Some University of Wyoming faculty members are raising questions about whether its administrators are making transparent decisions, but the administration maintains it is making every effort to that end.
“I would say that we are working hard to implement stronger processes on campus so that things are done consistently using a standard protocol,” UW President Laurie Nichols says in an email.
A Nov. 14 UW news release announced the hiring of David Jewell as associate vice president for budgeting and fiscal planning — a position created to replace three vacant positions in the division of administration.
Jewell most recently worked for Huron Consulting Group, which contracted with UW to assist in developing a new financial system in 2015. During that time, Jewell assisted UW in several projects, including planning and beginning the implementation of WyoCloud, UW’s new cloud-based systems for financial management, human capital management, grants management, budgeting and planning, supply chain management, as well as reporting and analytics, the release states.
Gregg Cawley, a professor in UW’s political science department, sent an email on the UW faculty listserv — a mailing list used for faculty-wide communication — requesting information from the administration regarding Jewell’s hire.
One question about whether Jewell’s hire was a violation of UW’s contract with Huron appeared to be answered with a waiver of the non-solicitation agreement from the original Master Services Agreement. The Master Services Agreement, dated Aug. 7, 2015, outlines the terms of UW’s contract with Huron for the development of a new financial system for the university. The non-solicitation portion prohibits UW from recruiting or employing any current employees during the time of the agreement.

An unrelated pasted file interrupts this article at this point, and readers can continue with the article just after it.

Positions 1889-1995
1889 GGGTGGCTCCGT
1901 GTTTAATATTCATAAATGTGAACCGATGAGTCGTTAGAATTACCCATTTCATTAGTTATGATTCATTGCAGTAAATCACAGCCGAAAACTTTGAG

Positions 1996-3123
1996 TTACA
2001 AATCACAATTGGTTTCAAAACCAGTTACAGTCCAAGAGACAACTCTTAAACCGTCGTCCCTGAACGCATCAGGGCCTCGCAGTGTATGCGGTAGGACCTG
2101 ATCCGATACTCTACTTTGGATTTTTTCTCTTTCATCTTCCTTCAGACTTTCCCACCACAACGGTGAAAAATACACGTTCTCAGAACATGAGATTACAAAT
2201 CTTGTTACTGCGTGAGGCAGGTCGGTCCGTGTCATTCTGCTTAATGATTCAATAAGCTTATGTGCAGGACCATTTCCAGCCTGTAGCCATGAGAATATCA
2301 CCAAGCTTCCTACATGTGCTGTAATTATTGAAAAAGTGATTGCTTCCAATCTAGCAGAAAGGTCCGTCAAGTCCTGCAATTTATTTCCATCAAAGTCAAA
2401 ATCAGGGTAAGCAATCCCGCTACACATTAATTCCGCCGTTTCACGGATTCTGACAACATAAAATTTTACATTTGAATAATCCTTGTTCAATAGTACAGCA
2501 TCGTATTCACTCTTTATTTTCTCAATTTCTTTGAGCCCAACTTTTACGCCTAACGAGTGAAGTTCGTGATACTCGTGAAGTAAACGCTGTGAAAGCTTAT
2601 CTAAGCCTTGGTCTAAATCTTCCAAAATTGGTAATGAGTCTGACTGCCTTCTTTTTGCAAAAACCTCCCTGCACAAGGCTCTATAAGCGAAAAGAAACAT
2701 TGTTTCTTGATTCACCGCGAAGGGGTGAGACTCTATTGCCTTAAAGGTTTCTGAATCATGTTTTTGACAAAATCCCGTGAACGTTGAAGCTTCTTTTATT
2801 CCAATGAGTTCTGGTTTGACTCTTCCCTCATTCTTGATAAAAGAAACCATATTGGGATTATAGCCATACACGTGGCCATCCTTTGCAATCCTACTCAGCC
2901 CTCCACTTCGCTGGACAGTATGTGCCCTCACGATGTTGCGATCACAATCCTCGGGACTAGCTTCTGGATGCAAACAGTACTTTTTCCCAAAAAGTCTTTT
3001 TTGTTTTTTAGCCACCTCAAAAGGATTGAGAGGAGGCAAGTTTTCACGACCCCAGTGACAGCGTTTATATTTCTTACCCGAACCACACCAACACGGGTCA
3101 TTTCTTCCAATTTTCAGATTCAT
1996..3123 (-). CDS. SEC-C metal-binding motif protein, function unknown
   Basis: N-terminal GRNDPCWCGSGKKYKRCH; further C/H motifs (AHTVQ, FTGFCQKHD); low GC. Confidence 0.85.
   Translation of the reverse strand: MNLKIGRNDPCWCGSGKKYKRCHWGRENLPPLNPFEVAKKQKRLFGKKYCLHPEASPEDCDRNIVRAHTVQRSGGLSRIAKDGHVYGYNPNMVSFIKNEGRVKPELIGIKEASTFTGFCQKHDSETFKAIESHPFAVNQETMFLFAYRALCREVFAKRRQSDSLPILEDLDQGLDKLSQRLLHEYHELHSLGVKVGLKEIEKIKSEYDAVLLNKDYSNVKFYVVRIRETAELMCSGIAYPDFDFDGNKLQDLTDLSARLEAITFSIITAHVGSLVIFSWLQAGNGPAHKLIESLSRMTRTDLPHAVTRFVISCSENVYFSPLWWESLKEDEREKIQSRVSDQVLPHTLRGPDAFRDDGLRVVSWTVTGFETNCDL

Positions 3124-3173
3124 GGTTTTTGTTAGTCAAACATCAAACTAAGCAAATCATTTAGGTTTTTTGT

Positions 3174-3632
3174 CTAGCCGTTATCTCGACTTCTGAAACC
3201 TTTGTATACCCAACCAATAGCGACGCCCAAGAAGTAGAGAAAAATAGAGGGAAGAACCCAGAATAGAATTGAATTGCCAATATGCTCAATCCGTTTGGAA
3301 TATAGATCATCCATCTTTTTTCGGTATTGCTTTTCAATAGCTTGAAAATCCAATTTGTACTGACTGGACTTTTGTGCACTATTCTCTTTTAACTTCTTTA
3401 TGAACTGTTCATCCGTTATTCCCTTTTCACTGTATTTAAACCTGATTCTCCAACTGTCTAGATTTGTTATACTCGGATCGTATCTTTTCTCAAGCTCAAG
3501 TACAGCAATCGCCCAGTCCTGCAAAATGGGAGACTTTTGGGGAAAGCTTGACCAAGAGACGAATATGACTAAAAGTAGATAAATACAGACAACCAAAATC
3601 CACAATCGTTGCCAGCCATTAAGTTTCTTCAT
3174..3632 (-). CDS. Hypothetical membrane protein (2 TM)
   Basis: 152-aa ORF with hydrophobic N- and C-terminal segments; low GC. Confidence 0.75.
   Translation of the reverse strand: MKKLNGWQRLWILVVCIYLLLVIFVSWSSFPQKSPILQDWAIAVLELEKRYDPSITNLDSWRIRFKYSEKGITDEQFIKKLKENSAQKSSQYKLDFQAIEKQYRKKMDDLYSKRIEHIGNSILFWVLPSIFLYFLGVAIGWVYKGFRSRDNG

Vice President for Administration Bill Mai provided the Laramie Boomerang with a copy of the Master Services Agreement and a waiver provided by an associate general counsel to Huron, which allowed for the hiring of Jewell.
“Since we are committed to the long term success of the (u)niversity and a continued relationship with you, Huron (h)as agreed to a limited waiver of our General Business Terms to allow the University of Wyoming to hire David Jewell as an employee of the (u)niversity,” the waiver states.
Cawley also called for an explanation regarding Mai’s statement in the November news release that Jewell’s “familiarity with the university was not the reason he was hired.”
UW is currently preparing to take on its fiscal year 2018 budget where it’s looking to find an additional $10 million in reductions on top of more than $19 million realized for fiscal year 2017. At the same time, UW is working with Huron Consulting to replace the university’s out-of-date financial system that creates problems in accounting for financial data. An administrator key to the budget and implementation of the new fiscal systems left the university in August, Mai says in an email. Mai confirmed the administrator who left UW is Arley Williams, former associate vice president for budget and institutional analysis.